BBC journalist making you proud? Fine. Otherwise I think you'll find a blind eye is turned to atrocities towards women all over the UK - honour killings, forced marriages, clitoridectomy, denial of the effects of consanguinity, the list could go on.
You wonder sometimes why Mary Wollstonecraft and all her heroic succesors bothered, when so many people in our mother country want to turn back the clock - and, which is worse, are ALLOWED to do by British law.

Mary said...

This case has been publicised in Australia and I'm sure outrage is growing around the world.She is a very brave woman and hopefully she will escape the lash, because the eyes of the world are watching.

Whispering Walls said...

Quite right, WL! It's brainwashing, sadly.

Minnie said...

Sorry, me again - but even at my age I'm still constantly flummoxed, saddened and outraged by the lengths to which so many men are prepared to go in order to control, repress and opress women. Why are they so frightened of us females?

Trubes said...

This is outrageous Welshcakes. Interestingly, no comments, as yet, from feminists in the British Government, particularly Harriet Harmen, the Deputy PM. She's probably too cowardly to upset her extremist Islam bretheren in the UK.
No doubt she is scared of losing their votes in the next General Election.


Welshcakes Limoncello said...

I'm glad to hear that, Leslie. The more of us who make our feelings felt, the more embarrassed the government of Sudan will be. Hello, Anne. Thank you for coming over to my blog and for commenting. I'll come over to yours in a moment and let you have my personal email. It will be nice to communicate with you regarding these many issues. Hi, Phidelm. She has more couage in her little figure than I have in my whole body! I am proud of the BBC, actually. It's not perfect but you certainly do not find cantankerous journalists like John Humphreys, who never lets a politician off the hook, here. As State broadcasting institutions go, it's a gem. I know what you are referring to in the UK and I agree with you. We cannot have 2 sets of laws. I know of quite a few Brits who now reside outside the UK who would like to turn back the clock there, strangely enough! Hi, Mary. I am glad it is being publicised in Australia. I agree with you: the world is watching now and the Sudanese government is probably wishing it had never started the whole thing. We MUST keep the pressure up. Agreed, WW. I saw the effects of this when I was teaching in the UK. Don't apologise, Phidelm! It's always a pleasure to hear from you. I agree with you here. It is fear that makes so many men act in this way. D=Fesar of the mystery of woman, which men in fact invented so that patriarchy coukld reign supreme? Oh, de Beauvoir, where are you now? Hi, Trubes. Thanks for that. It is scandalous that Harman and other women like her are keeping their silence on this issue.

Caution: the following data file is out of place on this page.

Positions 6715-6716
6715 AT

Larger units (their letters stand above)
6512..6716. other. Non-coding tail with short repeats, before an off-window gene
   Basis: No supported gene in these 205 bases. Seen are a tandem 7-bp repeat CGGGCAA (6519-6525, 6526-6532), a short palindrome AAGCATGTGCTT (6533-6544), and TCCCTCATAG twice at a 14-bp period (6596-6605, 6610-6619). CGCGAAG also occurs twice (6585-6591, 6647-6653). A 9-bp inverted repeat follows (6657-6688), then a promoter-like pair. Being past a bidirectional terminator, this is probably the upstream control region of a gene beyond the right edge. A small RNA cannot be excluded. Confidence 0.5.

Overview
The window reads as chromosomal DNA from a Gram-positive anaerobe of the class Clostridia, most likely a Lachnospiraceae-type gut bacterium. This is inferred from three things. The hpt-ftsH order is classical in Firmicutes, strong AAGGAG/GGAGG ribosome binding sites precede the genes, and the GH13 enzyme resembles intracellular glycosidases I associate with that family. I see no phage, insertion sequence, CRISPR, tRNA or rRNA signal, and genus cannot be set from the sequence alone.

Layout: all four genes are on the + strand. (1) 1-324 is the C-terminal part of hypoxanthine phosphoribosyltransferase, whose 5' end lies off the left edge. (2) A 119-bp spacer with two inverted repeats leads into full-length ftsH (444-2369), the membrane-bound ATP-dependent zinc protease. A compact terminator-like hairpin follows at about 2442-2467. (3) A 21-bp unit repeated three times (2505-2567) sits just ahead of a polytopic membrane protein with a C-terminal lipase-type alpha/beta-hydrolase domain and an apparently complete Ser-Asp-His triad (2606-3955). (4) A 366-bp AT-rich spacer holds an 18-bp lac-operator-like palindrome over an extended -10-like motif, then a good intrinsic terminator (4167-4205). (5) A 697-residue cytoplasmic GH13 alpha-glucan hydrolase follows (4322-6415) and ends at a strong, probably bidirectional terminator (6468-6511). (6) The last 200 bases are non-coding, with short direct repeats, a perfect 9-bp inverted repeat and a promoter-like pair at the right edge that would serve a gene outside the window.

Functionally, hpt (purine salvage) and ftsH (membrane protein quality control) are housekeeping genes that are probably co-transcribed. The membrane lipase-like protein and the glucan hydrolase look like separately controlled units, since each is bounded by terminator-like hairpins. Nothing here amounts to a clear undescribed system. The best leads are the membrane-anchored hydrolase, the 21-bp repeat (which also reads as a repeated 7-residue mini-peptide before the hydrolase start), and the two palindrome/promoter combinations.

James Higham said...

feminist groups in the west have apparently paid little attention to the case.

Seriously though, Welshcakes, what do you expect? I've been pointing out for so long that feminists of the second wave don't give a rats' about women - only the political agenda. And here is the proof of the pudding.

Welshcakes Limoncello said...

Well, James, I expect all feminists to care about all women -and all humanity, too. I certainly don't agree that neglect of this case, shameful though that is, proves that they have or have ever had some sinister political agenda.

jams o donnell said...

It is a disgraceful situation. There has always been a tendency among a lot of progressives, be they feminists or leftists... or both, to pull their punches when it comes to certain abuses for fear of being seen as bigoted.

I hate cultural relativism

annechung said...

The problem is with the uneducated mullahs who interprete the religion as they like it, leaving women's fate in these countries at their mercy. There's no justice anywhere in these countries for women. Women, here, are raped, stoned and lashed at their will o'wisp. It is an outrage to the civilised world.

jmb said...

Well said Welshcakes. This is an excellent post on this terrible situation.

I do not understand how there is not more of an outcry against the punishment itself that she and the other women could/have suffer(ed). 10 or 40 lashes, no one should have the right to inflict that on another, female or male.

Looking at that photo makes the situation more ludicrous.

One can only admire the bravery of this woman, as she elects to not use her immunity to save herself. What an embarrassment for the Sudan government as they try to get out of making an example of her.

Welshcakes Limoncello said...

I agree, Anne. It is an outrage. Thank you, jmb. I don't understand why there is not more coverage and public indignation either. As you say, one can only admire Lubna's courage.